This is a serious consequence of corruption so I repeat it. Open defecation, poor nutrition, and malaria which cause us to be stunted in growth and stunted in intelligence are due to lack of proper sanitation, proper waste management, and proper health care services. These are fallouts of corruption. We need to appreciate just how destructive grand corruption is! Corruption has made us the poverty capital of the world which means we should expect greater lack, greater stuntedness, thus even more citizens with lowered intelligence and lower thinking ability.

We are threatened with the risk of extinction through being completely unprepared for the near catastrophic effects of global warming. Predictions for West Africa have increased temperatures including hot nights, severe water shortage which will also affect agriculture (crops and animals), manufacturing, and the behaviour of wild animals, drought, wildfires, disease, and flooding, especially of low lying areas. Compounding this is that Nigerians are having babies at an alarming rate which means a very high population but no infrastructure and amenities to cater for it.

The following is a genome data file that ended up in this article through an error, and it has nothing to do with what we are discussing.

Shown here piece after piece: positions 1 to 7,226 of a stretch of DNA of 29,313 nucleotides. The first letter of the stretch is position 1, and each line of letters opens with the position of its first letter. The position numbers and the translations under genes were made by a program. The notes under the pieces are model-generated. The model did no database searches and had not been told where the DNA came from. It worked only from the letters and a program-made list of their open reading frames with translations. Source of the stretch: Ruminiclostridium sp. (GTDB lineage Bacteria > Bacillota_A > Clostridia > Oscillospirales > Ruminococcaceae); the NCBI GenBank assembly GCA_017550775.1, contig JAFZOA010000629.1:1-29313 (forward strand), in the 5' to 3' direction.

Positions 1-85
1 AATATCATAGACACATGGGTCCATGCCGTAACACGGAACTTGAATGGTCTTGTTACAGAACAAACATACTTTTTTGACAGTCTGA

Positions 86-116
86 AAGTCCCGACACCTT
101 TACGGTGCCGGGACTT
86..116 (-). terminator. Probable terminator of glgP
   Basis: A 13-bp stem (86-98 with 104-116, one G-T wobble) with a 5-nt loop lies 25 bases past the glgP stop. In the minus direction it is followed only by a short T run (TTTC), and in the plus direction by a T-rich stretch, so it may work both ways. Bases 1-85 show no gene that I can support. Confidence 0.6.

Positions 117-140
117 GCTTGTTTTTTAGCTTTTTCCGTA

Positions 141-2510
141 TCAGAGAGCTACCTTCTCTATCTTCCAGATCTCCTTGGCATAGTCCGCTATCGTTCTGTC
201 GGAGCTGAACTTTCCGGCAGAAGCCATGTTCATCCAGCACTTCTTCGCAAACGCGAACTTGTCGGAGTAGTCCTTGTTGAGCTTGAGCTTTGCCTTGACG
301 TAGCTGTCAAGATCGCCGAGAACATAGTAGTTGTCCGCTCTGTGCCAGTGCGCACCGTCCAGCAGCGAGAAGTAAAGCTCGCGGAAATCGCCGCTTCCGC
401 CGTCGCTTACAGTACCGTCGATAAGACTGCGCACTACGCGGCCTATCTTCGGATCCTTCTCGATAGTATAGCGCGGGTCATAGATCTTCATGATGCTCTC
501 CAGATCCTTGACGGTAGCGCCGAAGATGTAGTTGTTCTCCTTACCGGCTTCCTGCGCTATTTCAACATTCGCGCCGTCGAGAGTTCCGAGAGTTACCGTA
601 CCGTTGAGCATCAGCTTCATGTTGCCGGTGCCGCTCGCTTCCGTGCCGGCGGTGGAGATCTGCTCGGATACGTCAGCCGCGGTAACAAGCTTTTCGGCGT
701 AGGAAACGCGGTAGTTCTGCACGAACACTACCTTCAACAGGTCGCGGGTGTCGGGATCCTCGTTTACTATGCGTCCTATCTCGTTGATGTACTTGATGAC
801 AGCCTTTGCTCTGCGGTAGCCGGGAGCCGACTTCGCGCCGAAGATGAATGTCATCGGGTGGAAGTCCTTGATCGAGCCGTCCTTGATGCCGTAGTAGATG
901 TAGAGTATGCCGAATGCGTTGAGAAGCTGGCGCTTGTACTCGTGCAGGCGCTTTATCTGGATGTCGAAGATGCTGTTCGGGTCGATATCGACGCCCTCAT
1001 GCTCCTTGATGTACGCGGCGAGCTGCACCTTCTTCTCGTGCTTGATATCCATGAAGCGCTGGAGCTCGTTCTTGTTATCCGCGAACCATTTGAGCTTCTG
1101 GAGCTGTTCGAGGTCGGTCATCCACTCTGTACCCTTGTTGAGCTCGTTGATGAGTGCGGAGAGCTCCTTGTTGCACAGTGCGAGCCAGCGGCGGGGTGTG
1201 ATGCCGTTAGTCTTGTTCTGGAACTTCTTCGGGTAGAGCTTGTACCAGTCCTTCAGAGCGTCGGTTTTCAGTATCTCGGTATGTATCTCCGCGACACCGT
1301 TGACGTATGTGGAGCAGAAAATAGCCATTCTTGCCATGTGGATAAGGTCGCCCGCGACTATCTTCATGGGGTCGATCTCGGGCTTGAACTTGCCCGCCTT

With high heat and without enough water, populations of humans, animals or plants begin to die out. That means extinction. The international community began to sound the alarm on global warming over 30 years ago. However, corruption sabotages the success of the fight to alleviate global warming because the funds needed to modernise, get into renewable energy, provide food and water security, etc are being diverted and stolen.

We are missing out on many good things, and are facing threats to our survival, all because of corruption. The solution is known. We need to stamp out corruption. We can no longer hope that someone else will be the “saviour.” Each of us has to act to save our country from the corrupt and their corruption. We do so through citizen participation, social action, and programmes of social uplift.